Thursday, September 21, 2017


Galatea Resurrects is accepting engagements with poetry projects such as reviews, book introductions (or forewords prefaces or afterwords) not currently online, coverage of poetry events, and other engagements in any form (e.g. letters, poems, art, etc. in response to poetry).

You can review any poetry project. Book and chapbook review copies are available HERE. Reviews are not limited to recent releases as we believe Poetry is eternal. You can even review some beloved book that's long stayed on one of your bookshelves!

Email for queries and sending reviews: galateaten at gmail dot com

Eileen Tabios
Editor, Galatea Resurrects


Click on title-links to be directed to the review or article

Debths by Susan Howe
Reviewed by Judith Roitman (9/12)

Conflict by Angelo V. Suarez
Engaged by Eileen Tabios (9/11)

Rosestrikes and Coffee Grinds, both by Seyhan Erözçelik
Engaged by Peter Valente (9/10)

STORY PROBLEMS by Charles Jensen
Engaged by Eileen Tabios (9/9)

Charm for Survivors, Selected Painted Books & Sequences by Jesse Glass
Engaged by Eileen Tabios (9/8)

The Book of Mutter by Kate Zambreno
Reviewed by Jim McCrary (9/7)

The Moon Is Almost Full by Channa Bloch
Engaged by Eileen Tabios (9/6)

The Essential Haiku: Versions of Basho Buson and Issa edited by Robert Hass
Engaged by Victor Hernández Cruz (9/5)

What We Do: Essays for Poets by Michael Gottlieb
Engaged by Tom Beckett (9/4)

Homage to the Pseudo-Avant Garde by Kent Johnson
Reviewed by John Rigney (9/3)

Envelope Poems: Poetry by Emily Dickinson, edited by Jen Bervin and Marta Werner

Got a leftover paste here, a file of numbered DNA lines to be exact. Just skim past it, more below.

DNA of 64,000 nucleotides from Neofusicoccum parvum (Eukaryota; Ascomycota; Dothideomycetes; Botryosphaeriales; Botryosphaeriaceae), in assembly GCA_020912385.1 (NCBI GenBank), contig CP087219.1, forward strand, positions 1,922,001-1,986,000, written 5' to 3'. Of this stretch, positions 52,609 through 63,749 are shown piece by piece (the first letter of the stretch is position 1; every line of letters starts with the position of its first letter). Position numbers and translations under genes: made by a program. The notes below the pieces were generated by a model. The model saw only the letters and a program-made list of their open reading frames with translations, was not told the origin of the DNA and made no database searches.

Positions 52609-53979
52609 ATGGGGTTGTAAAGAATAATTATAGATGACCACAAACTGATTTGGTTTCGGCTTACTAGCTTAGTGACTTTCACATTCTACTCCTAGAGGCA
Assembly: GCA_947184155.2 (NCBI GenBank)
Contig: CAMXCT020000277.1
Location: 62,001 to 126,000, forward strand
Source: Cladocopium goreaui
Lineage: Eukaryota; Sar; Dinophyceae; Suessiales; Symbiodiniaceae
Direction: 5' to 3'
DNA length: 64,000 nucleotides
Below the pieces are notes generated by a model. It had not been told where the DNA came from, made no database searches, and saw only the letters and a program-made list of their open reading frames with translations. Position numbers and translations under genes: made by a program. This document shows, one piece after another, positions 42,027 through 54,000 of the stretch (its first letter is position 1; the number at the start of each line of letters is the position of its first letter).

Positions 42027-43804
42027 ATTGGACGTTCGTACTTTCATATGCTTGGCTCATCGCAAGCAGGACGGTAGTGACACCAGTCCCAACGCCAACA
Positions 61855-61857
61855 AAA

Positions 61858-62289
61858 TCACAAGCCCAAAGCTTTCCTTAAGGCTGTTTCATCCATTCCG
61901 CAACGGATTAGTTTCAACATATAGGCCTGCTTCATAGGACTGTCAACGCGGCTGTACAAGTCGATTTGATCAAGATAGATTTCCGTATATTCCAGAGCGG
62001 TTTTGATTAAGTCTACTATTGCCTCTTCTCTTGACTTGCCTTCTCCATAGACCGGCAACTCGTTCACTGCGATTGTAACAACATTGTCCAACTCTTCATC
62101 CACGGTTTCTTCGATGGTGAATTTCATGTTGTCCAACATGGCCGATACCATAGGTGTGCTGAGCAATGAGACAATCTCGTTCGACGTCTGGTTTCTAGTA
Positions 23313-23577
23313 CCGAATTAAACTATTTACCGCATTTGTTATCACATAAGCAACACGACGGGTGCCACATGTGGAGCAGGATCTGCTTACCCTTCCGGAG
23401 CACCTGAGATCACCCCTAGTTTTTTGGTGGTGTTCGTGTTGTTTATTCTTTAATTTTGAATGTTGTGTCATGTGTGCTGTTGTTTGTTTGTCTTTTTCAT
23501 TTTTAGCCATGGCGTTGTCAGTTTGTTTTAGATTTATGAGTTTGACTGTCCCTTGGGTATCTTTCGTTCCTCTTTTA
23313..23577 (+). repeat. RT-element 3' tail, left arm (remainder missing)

Engaged by Jesse Glass (9/2)

Spillway 25 edited by Susan Terris
Engaged by Eileen Tabios (9/1)

BLUE by Wesley St. Jo & Reme Grefalda
Reviewed by Carlene Sobrino Bonnivier (9/1)

Selected Poems & Series by Thomas Fink
Engaged by Margaret H. Johnson (8/12)


Oxygen by Julia Fiedorczuk, Translated by Bill Johnston
Engaged by Eileen Tabios (8/10)

“Romeo and Romeo” by Ahmet Güntan
Engaged by Peter Valente (8/9)

"A Simple Word" by Marc Gaba
Engaged by Eileen Tabios (8/8)

Cat Poems: Wompus Tales & a Play of Despair by Christopher Shipman
Reviewed by Ariel Gratch (8/7)

Taropoetics by Anna McKerrow
Reviewed by Nikki Dudley (8/6)

A Poetry of Elephants, anthology compiled by Rebecca Gethin
Engaged by Eileen Tabios (8/5)

November Odds: Anger Fear and Horror After November 8, 2016 by Gary Hardaway
Reviewed by M. Earl Smith (8/4)

SANS by G.L. Ford
Reviewed by Katie Hibner (7/31)

What It Is Like: New and Selected Poems by Charles North
Reviewed by Neil Leadbeater (7/30)


Dear Almost by Matthew Thorburn
Engaged by Eileen Tabios (7/28)

Ekstasis with photographs by Peter Valente and poetry by Kevin Killian
Engaged by Eileen Tabios (7/27)

THE HEART'S TRAFFIC: A Novel in Poems by Ching-In Chen
Reviewed by Kyle Henrichs (7/26)

Days and Works by Rachel Blau DuPlessis
Engaged by Eileen Tabios (7/25)

Dead Ringer by Charles Borkhuis and AMINA BARAKA & THE RED MICROPHONE by Amina Baraka & the Red Microphone
Reviewed by Steve Dalachinsky (7/24)

RAYFISH by Mary Hickman
Engaged by Eileen Tabios (7/23)

Contest Results from the Festival de l'Ail de Ste-Anne Garlic Festival